- Relatively weak county government when compared to counties or parishes in other states. While some might view this as a good thing, weak county government can hinder the organic development of dynamic urban-suburban / metropolitan regions like Metro Detroit. While some cities like Louisville, Indianapolis, and Denver have remedied this by forming combined city-county governments, it’s not clear that there is a political will to do this in Wayne, Oakland, or Macomb Counties. It will probably take a combination of rock-bottom financial conditions and a bold leader who can transcend geopolitical boundaries to make this a reality. In the meantime, county government in Michigan remains little more than super local governments with specific responsibilities but limited powers.
- Uncoordinated land use and transportation planning. Home rule institutionalizes planning and zoning as a function performed at the local level. This means you can build what you want within the boundaries of your city without really having to consult with your neighboring city. So even if one city has upscale homes on one side of a street, another city could build a factory on the other side of the street. Uncoordinated planning has resulted in inefficient use of land, equalized property values (instead of property values that reflect proximity to things like jobs, shopping and services), and urban sprawl.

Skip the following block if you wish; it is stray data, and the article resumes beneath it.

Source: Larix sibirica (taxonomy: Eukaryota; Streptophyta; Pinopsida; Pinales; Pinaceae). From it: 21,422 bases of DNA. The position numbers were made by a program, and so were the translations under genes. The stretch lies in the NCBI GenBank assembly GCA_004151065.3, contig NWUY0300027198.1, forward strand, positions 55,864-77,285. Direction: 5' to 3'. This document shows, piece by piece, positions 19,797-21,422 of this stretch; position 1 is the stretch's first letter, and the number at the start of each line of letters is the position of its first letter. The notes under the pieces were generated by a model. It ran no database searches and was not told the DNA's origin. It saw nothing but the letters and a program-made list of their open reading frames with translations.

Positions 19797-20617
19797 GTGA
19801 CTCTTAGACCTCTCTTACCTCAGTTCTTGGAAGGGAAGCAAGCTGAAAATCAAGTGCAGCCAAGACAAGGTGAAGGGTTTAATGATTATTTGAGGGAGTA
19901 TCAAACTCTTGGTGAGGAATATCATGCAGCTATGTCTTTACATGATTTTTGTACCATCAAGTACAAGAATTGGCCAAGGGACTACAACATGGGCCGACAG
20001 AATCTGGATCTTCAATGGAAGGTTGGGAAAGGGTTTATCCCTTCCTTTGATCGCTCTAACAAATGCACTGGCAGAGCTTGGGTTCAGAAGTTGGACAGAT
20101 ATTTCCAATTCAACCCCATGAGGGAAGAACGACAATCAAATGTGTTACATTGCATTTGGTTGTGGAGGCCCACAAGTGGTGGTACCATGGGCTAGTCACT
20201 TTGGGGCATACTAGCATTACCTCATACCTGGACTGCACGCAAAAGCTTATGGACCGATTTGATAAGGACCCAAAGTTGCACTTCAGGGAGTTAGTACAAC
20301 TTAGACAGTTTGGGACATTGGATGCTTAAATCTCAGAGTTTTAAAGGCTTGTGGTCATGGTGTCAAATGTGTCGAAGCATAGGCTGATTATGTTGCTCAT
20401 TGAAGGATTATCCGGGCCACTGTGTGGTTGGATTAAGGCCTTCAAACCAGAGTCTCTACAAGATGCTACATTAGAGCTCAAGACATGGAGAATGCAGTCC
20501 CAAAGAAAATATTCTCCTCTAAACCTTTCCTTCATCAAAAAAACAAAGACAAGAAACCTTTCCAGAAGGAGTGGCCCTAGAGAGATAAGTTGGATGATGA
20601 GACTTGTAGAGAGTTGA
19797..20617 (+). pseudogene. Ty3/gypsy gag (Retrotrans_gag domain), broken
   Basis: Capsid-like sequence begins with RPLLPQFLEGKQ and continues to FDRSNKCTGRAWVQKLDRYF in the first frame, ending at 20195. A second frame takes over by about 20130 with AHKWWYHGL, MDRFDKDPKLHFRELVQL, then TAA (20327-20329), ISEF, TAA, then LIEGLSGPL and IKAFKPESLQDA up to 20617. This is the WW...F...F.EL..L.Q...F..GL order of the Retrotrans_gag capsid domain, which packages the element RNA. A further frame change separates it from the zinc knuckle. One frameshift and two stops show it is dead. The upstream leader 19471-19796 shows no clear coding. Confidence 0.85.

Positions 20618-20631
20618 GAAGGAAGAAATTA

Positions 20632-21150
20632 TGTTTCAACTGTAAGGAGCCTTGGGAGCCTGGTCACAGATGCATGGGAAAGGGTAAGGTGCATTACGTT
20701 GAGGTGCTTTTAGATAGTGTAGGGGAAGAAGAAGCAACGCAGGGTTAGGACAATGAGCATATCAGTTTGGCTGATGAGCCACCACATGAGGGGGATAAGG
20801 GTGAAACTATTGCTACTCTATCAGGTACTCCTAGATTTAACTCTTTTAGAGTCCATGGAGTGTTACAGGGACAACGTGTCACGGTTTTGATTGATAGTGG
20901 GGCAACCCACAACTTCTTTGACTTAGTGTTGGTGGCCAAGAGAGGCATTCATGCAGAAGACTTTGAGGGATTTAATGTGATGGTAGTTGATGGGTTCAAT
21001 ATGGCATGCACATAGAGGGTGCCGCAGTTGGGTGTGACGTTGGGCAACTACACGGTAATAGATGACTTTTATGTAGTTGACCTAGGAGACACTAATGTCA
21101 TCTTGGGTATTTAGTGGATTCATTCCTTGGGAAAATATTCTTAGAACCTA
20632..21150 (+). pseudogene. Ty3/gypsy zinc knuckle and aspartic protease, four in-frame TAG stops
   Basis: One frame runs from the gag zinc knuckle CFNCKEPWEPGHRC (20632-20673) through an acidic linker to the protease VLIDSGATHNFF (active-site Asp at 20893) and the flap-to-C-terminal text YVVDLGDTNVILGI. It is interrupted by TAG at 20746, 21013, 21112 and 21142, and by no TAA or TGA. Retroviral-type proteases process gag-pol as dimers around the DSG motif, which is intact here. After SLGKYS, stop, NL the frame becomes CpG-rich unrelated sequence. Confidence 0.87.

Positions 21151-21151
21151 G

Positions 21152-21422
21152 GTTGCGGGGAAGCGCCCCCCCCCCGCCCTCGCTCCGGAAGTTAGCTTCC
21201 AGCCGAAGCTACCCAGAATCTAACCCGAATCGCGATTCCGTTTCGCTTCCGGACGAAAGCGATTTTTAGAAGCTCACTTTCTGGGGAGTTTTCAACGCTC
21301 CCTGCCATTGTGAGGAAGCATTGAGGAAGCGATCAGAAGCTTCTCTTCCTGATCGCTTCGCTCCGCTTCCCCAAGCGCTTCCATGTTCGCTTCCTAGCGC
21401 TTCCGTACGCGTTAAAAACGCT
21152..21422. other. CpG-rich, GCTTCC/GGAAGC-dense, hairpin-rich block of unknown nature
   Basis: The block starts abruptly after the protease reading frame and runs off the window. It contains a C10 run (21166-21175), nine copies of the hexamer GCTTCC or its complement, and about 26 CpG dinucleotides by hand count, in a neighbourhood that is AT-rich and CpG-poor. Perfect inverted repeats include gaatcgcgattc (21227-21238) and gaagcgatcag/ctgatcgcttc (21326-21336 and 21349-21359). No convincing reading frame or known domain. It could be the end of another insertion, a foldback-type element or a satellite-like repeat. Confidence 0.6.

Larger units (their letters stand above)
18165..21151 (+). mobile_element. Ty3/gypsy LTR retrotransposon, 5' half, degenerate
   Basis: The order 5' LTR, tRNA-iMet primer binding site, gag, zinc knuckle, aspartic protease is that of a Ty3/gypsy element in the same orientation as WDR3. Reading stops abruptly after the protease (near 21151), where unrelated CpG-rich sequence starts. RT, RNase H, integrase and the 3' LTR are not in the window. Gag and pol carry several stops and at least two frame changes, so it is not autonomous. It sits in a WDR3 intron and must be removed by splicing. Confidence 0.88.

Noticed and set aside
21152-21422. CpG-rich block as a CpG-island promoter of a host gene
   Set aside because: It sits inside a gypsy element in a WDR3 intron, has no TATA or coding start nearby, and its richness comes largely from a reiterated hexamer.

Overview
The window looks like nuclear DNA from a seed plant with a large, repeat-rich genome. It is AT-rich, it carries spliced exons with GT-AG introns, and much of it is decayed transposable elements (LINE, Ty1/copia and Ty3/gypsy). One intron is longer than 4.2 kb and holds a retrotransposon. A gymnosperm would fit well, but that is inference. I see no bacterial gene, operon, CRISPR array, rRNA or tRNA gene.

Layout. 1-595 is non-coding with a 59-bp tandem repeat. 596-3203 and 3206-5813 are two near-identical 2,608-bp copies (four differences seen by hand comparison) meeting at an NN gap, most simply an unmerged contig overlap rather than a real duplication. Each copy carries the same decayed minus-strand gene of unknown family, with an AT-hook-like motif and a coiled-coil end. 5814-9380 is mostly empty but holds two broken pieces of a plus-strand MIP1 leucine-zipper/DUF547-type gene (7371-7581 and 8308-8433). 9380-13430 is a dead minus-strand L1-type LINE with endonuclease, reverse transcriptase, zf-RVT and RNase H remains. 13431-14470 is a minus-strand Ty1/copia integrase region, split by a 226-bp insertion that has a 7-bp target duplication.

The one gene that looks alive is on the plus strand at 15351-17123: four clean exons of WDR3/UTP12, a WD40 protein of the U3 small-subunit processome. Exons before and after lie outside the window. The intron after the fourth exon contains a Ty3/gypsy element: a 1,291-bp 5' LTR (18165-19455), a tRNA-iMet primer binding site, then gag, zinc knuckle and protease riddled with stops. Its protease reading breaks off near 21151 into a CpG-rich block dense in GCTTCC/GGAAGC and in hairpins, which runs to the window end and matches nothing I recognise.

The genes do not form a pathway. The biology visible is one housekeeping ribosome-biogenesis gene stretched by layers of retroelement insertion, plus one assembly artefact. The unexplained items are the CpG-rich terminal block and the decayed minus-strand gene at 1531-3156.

- Urban Sprawl. Urban sprawl entails low-density development and an excess amount of infrastructure to support our population. We have too many 4 and 6 lane roads, many of which are underutilized, and we have large tracts of land that have been abandoned, particularly in the City of Detroit. We have a lot of one-story strip malls, road corridors that are not designated for either commercial use (slower traffic) or simply for the just the movement of people (thru traffic), and we have no real fixed right-of –way transit system that operates on a regional level. Only federally mandated legislation, which led to the formation of SEMCOG, has acted with any check on urban sprawl in our region.
Put together, these individual effects of Michigan home rule have resulted in a collective challenge of finding a way to financially support our region and its economy. Our local governments and our counties are struggling to maintain services for their citizens. If you take it a step further, when there are so few resources to support what we already created (like our crumbling roads), how are we going to build the assets needed to compete on a national or global level?
My reactions to the Governor’s specific reform proposals can be found in Part 2.